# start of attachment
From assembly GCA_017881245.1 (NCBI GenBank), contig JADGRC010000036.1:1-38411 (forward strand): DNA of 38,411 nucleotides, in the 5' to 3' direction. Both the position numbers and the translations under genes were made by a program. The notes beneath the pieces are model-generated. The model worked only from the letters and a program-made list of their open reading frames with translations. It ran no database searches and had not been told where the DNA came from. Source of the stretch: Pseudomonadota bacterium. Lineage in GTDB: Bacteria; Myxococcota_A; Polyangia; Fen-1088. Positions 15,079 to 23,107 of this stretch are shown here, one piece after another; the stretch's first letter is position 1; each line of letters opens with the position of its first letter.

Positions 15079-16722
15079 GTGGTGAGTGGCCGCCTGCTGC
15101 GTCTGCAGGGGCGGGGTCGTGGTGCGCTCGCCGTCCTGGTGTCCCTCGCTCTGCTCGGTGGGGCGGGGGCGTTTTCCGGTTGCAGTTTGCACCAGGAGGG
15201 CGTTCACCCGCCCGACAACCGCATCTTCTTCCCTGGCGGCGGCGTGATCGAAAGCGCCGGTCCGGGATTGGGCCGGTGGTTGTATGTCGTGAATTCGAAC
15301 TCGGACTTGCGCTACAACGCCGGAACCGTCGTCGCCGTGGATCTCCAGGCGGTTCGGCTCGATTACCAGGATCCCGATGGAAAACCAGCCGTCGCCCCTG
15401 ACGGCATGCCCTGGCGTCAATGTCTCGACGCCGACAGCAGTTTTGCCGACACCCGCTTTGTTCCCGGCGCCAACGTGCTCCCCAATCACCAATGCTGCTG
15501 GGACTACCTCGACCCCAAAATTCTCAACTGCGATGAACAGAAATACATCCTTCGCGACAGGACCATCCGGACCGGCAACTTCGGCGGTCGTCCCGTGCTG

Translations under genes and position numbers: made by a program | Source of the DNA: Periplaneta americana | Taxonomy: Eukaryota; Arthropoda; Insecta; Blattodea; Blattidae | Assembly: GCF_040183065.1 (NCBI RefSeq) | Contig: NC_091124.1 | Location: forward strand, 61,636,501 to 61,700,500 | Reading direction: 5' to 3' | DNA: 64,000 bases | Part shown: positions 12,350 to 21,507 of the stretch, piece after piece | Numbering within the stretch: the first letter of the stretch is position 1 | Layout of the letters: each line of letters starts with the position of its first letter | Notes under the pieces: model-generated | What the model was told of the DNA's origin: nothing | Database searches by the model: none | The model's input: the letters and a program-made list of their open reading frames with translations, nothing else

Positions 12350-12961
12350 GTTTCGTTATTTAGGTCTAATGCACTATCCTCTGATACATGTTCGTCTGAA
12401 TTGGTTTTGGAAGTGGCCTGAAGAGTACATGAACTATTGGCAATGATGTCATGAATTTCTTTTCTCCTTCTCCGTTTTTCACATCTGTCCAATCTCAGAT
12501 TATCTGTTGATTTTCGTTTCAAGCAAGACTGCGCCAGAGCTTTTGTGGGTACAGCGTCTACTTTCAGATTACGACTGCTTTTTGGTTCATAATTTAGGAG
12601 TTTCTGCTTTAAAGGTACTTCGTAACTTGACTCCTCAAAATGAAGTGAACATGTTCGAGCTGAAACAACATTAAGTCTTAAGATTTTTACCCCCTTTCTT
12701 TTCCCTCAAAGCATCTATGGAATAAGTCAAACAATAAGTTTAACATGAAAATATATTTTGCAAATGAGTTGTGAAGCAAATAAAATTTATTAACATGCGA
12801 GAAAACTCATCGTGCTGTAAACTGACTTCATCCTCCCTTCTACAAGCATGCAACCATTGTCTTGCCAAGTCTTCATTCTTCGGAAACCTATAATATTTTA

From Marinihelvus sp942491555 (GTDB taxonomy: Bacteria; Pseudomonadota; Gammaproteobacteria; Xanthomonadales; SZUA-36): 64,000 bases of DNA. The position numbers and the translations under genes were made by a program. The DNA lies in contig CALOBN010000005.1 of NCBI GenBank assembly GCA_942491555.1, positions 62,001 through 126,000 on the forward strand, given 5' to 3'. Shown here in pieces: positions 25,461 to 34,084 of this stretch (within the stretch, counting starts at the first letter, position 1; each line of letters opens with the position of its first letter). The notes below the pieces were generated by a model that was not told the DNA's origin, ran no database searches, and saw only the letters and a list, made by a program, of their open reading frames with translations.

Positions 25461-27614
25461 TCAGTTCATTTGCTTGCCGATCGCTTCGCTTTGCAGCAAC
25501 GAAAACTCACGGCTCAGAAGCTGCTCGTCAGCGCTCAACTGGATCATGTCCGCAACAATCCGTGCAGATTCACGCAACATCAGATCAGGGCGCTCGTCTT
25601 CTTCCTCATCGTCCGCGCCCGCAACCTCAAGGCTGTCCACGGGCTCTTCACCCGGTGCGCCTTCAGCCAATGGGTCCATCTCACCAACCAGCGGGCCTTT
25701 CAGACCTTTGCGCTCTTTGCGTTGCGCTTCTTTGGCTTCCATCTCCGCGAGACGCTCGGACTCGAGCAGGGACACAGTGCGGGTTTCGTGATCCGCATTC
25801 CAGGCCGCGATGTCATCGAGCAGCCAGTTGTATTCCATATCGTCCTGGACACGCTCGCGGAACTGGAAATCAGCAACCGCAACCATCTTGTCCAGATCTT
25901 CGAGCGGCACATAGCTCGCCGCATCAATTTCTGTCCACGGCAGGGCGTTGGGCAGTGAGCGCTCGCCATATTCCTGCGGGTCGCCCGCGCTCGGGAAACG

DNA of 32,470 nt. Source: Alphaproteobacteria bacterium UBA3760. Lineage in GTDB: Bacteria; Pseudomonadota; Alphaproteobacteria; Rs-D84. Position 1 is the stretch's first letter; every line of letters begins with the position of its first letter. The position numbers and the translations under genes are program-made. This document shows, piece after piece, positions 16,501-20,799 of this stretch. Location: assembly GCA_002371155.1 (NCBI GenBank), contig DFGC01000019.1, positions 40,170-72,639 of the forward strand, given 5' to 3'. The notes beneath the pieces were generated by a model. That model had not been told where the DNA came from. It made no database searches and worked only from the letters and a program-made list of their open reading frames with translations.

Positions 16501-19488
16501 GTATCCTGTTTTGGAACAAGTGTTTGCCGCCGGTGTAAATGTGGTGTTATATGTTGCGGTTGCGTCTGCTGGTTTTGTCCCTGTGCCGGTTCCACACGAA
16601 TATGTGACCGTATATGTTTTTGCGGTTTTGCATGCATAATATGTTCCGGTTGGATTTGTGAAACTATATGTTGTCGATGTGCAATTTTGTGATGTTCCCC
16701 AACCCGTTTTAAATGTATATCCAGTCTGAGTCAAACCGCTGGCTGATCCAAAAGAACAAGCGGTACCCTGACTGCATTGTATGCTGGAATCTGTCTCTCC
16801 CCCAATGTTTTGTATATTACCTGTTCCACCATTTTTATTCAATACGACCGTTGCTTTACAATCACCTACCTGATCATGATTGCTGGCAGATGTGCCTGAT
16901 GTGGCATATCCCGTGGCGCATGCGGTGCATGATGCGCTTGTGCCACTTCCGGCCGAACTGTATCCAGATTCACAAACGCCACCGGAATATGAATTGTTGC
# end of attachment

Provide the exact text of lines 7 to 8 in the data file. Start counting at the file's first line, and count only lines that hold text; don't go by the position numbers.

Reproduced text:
15401 ACGGCATGCCCTGGCGTCAATGTCTCGACGCCGACAGCAGTTTTGCCGACACCCGCTTTGTTCCCGGCGCCAACGTGCTCCCCAATCACCAATGCTGCTG
15501 GGACTACCTCGACCCCAAAATTCTCAACTGCGATGAACAGAAATACATCCTTCGCGACAGGACCATCCGGACCGGCAACTTCGGCGGTCGTCCCGTGCTG